[Part 2 is here] Sociologist Paul Starr’s book ‘The Social Transformation of American Medicine’ is among the most important expositions of the evolution of medical practice and the biomedical profession in the USA. It was published in 1982 and won the 1984 Pulitzer Prize in General Nonfiction. It is quite a thick book and contains… Continue reading How doctors became powerful – Arguments from Paul Starr’s ‘The Social Transformation of American Medicine’ – Part 1
We are so used to seeing the interesting Republic Day parades since childhood that we hardly pause to think where and how exactly all of that originated. The bare minimum we are told is that the revered Constitution of India came into effect on January 26 1950, and the celebrations commemorate that event. While that… Continue reading What are the origins of the unique cultural parades during India’s Republic Day celebrations?
We are almost never introduced properly to one of the most important skills one needs in a complex, and now increasingly lies-filled, social world: critical thinking. What follows is excerpted from a post I wrote on Quora in answer to a general question What is it that Indian parents are collectively doing wrong? This answer… Continue reading Why reading is as important a parenting duty as any other
Popular representations of medical systems, professionals, and of illness itself, are an important source of knowledge for historians of medicine. During my research into the history of the Indian (bio)medical profession in the post-independence period, I recently came across a very interesting short story, published in a Sunday edition of the Indian Express in October… Continue reading A riveting 1947 short story featuring India’s medical education system
The humans (Homo sapiens) who first arrived in India were those early adventurers who left Africa – that is where our ‘modern human’ species first evolved – around 60 to 65 thousand years ago to reach India via land. Countless waves of migration happened later, and all of us Indians today are a healthy and… Continue reading Dravidians, Aryans, and the question of how India/South Asia got its people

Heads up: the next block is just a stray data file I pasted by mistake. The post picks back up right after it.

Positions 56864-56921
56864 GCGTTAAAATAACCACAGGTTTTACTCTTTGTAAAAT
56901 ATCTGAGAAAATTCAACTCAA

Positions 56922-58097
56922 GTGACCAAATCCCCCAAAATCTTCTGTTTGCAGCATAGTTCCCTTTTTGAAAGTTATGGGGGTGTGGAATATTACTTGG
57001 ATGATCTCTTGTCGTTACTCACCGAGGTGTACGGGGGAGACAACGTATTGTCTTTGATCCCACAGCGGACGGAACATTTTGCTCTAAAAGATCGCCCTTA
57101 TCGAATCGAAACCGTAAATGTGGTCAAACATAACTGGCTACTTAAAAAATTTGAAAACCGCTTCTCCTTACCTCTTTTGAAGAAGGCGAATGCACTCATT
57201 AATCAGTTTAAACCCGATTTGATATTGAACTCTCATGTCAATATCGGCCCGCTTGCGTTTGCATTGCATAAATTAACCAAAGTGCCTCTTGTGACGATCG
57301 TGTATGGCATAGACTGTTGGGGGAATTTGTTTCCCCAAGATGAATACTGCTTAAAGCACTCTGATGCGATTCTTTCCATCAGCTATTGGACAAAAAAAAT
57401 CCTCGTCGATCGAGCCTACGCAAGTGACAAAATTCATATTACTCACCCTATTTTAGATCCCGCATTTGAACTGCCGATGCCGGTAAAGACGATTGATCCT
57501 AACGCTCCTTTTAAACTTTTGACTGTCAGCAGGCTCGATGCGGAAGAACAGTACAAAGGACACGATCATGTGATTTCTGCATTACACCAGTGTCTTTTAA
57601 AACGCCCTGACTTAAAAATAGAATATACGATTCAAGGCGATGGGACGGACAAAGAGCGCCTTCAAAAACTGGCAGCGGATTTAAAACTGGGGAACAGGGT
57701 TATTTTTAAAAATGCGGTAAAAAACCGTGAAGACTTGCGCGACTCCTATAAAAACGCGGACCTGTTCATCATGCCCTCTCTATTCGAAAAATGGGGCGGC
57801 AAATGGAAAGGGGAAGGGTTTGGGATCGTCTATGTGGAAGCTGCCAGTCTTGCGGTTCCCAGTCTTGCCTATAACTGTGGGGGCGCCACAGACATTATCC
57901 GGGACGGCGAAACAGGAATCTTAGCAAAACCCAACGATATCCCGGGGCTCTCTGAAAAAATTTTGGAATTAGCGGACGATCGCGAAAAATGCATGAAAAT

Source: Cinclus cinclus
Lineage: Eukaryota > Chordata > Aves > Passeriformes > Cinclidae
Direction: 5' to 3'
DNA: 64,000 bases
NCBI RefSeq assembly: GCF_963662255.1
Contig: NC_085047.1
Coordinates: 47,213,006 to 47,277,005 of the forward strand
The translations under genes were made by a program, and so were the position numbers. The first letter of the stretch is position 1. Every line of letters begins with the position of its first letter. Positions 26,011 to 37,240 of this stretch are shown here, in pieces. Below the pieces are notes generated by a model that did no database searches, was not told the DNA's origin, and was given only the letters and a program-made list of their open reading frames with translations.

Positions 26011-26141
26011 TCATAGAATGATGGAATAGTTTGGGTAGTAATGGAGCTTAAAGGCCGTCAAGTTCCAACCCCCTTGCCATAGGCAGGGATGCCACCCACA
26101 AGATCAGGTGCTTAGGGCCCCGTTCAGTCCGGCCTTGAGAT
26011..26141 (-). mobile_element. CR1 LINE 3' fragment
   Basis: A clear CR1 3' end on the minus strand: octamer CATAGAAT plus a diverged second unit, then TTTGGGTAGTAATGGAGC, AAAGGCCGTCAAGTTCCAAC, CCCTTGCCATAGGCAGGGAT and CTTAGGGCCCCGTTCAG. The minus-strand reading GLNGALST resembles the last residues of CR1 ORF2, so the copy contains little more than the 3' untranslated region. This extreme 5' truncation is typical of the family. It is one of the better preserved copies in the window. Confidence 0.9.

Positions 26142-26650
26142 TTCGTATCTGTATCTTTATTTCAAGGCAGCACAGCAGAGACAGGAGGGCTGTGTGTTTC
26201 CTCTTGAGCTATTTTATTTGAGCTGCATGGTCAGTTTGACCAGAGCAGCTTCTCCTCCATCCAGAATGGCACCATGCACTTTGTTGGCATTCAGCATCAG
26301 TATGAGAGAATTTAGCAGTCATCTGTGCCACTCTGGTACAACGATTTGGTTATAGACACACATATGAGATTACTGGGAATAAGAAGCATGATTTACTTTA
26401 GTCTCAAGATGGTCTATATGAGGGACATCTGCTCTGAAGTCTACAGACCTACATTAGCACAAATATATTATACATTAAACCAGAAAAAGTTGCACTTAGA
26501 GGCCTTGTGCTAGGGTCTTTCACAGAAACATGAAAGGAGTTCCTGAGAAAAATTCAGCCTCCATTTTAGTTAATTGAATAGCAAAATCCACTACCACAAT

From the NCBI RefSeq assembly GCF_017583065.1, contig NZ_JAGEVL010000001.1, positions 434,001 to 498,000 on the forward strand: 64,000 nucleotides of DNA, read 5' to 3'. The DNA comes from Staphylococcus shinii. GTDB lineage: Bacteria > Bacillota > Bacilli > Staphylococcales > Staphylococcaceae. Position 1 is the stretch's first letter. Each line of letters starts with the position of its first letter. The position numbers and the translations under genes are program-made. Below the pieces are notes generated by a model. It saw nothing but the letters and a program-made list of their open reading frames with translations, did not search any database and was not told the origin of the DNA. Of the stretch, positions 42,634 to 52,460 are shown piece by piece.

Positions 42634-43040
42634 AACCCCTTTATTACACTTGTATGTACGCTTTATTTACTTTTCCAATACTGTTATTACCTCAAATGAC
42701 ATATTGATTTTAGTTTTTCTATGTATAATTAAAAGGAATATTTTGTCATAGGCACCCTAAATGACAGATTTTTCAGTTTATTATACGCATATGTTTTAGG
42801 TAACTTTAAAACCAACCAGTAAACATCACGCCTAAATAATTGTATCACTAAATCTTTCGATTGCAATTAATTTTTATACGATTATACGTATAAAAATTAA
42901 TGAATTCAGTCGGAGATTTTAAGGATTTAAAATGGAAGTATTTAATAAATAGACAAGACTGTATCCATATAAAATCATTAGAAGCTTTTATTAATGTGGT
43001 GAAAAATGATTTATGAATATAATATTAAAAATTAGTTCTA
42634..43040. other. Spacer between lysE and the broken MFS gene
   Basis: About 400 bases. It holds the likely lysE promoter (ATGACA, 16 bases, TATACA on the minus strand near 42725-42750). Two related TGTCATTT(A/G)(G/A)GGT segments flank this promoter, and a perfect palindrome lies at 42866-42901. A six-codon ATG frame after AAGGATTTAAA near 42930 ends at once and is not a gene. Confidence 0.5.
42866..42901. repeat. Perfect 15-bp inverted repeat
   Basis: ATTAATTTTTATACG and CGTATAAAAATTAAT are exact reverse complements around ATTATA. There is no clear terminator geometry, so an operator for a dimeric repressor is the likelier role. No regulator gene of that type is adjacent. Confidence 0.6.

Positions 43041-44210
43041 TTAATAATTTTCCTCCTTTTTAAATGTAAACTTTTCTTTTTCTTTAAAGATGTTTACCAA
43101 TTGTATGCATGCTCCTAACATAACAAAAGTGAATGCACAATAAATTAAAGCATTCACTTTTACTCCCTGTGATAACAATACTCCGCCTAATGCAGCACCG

This was published in thewire.in on 13 January 2019. Here is the link, and below is an excerpt. All such developments from the 1800s gave rise to a trend that we sadly never fully abandoned. Faced with constant assaults on their traditions, the then-elite Hindus found solace and self-respect in ancient texts, and maybe didn’t… Continue reading The British colonial origins of gravity-defying ancient Indian science
I wrote the following as an answer to the question on Quora What were some of the global events that had the greatest impact on the history of India? I will write about a very obvious global event and its very under-appreciated impacts on India’s history. The event is British colonialism. The underappreciated impacts are… Continue reading Why do some Indians like to obsessively make outrageous claims about ‘ancient Indian science’?
I wrote the following as an answer to the question ‘What are the common forms of inequality prevailing in India‘ on the platform Quora: We have, in every city and town, and every village, a large section of people – of human beings, of folks like us – who do not possess even the basic… Continue reading How to address the entrenched inequalities and injustices in India as an ordinary citizen